2 Chronicles 36, 14-16, 19-23 + Psalm 137 + Ephesians 2, 4-10 + John 3, 14-21
After listening in on the conversation between Nicodemus and Jesus, it becomes very difficult to separate Mercy and Salvation. The Mercy of God that Jesus has come to reveal is a challenge, and for some a stumbling block in our measured world where everything must be earned, won, or deserved. The struggle of Nicodemus gradually coming to faith is our own. Nicodemus is a trained Pharisee, someone who knows the the law and keeps the law; someone who is convinced that only by observing the law is there any hope for God’s favor and salvation. For Nicodemus, at the beginning it’s all up to us, all a matter of us earning salvation by our perfect observance of the law. It’s as though God’s role in all of this is to be the judge who sits with a score card and counts up the points, or lists the failures.
The message of Jesus that leads Nicodemus beyond that idea is the message of mercy and the invitation to discover and experience the love that God has for all creation. The salvation Jesus reveals is not so much an escape from something as it had been for the Jews saved from slavery, as it is the new beginning of God’s eternal plan for Life, life without end within the Divine. It is a new kind of being as much as a new kind of life. The movement into that life is belief, as John expresses it in the words of Jesus. This belief however is not an intellectual assent to a Creed, a proposition of the intellect, or consent to some verbal expression of dogma. That would make “belief” like a kind of insurance policy!
The belief that Jesus speaks of to us and Nicodemus means that we trust and hope so strongly that we would bet our life on it. It means that we know we have nothing to fear because Christ lifted up has overcome every evil, and to whatever extent we can merge ourselves into Christ, blend our lives into Christ, conform out hearts into Christ, we will know that God’s love, stronger than death, is available to us no matter what. CON-FORM is the whole idea here. It is the ultimate goal of a spiritual life, to form ourselves into Christ. To do this changes everything. It changes the way we look at ourselves together, in relation to God, and the way we look at suffering and death. These are not things we shall escape, suffering and death. Salvation does not mean we escape death or suffering. It means that a God willing to suffer and die without revenge, powerful enough to overcome death is our God who loves and who wills us again and again to wake up and come to life – the real life God planned for us for all ages and forever.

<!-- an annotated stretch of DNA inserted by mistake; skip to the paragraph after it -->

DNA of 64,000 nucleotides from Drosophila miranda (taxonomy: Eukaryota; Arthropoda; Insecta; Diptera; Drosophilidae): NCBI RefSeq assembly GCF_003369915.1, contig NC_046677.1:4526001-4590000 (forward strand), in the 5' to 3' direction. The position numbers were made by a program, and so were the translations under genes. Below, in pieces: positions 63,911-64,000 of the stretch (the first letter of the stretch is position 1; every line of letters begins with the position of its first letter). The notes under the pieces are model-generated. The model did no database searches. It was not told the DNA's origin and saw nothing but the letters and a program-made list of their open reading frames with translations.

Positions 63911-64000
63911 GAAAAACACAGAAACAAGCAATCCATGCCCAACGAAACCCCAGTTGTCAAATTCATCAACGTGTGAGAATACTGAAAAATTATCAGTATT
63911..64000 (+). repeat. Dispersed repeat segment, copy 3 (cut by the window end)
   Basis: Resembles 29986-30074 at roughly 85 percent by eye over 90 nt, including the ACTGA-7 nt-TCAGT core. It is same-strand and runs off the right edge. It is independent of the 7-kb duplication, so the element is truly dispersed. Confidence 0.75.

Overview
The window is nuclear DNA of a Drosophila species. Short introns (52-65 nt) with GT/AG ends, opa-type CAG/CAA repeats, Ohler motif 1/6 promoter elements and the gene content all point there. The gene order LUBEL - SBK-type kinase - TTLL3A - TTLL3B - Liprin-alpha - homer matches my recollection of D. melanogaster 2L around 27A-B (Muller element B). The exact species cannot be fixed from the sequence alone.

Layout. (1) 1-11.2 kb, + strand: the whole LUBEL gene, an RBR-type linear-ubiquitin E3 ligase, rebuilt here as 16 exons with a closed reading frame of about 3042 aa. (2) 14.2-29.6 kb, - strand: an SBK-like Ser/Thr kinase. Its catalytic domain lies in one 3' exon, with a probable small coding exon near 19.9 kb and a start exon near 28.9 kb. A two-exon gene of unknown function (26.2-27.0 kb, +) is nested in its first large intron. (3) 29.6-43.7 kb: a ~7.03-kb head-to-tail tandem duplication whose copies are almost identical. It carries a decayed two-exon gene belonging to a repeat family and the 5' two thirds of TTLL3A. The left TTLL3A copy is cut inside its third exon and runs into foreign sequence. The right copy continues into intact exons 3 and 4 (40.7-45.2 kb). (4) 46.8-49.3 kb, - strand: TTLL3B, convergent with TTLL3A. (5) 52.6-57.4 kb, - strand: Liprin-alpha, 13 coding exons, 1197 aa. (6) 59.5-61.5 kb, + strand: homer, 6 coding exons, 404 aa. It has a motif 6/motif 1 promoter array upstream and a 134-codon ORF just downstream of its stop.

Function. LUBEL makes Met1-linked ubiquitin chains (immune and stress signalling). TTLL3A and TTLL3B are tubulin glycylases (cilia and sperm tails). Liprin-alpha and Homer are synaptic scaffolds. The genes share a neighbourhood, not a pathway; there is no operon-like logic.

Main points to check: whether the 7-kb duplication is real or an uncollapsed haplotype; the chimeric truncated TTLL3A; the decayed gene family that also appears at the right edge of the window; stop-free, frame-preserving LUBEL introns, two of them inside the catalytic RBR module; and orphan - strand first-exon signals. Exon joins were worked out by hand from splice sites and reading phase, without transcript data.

When we are coldly honest with ourselves, we know that this is something we can never earn nor deserve. The betrayal of our own sinfulness, the pride of our willfulness, the madness of our efforts to be like gods, using the words of Genesis, is still not greater than God’s mercy and love. With squinting eyes and measured thoughts, we just can’t quite grasp what has happened to us through the Cross. Like Nicodemus, we are in the dark, the darkness of thinking that we have to do something or say something, to get God’s attention and win God’s favor and love.
No child has to earn a parents love. You parents know that, and remembering that extraordinary truth might lead you to understand God’s love. All you have to do is BE: be born, be a son or daughter, be a child, be in that safe, nurturing, loving relationship. That is what Jesus, Son of God, asks of Nicodemus. If the law does not lead you into a relationship with God and into a loving bond with your neighbor, it is not going to lead to salvation. Rather than making us do something, the law should lead us to become something, faithful children of God. Through Christ, with Christ, in Christ, we find our salvation and a share in his glory. That is our hope, and it is the purpose of this holy season that we may come out of the darkness, set aside the deeds of darkness, and become children of the light who live forever in the glorious favor and merciful love of the God who saves.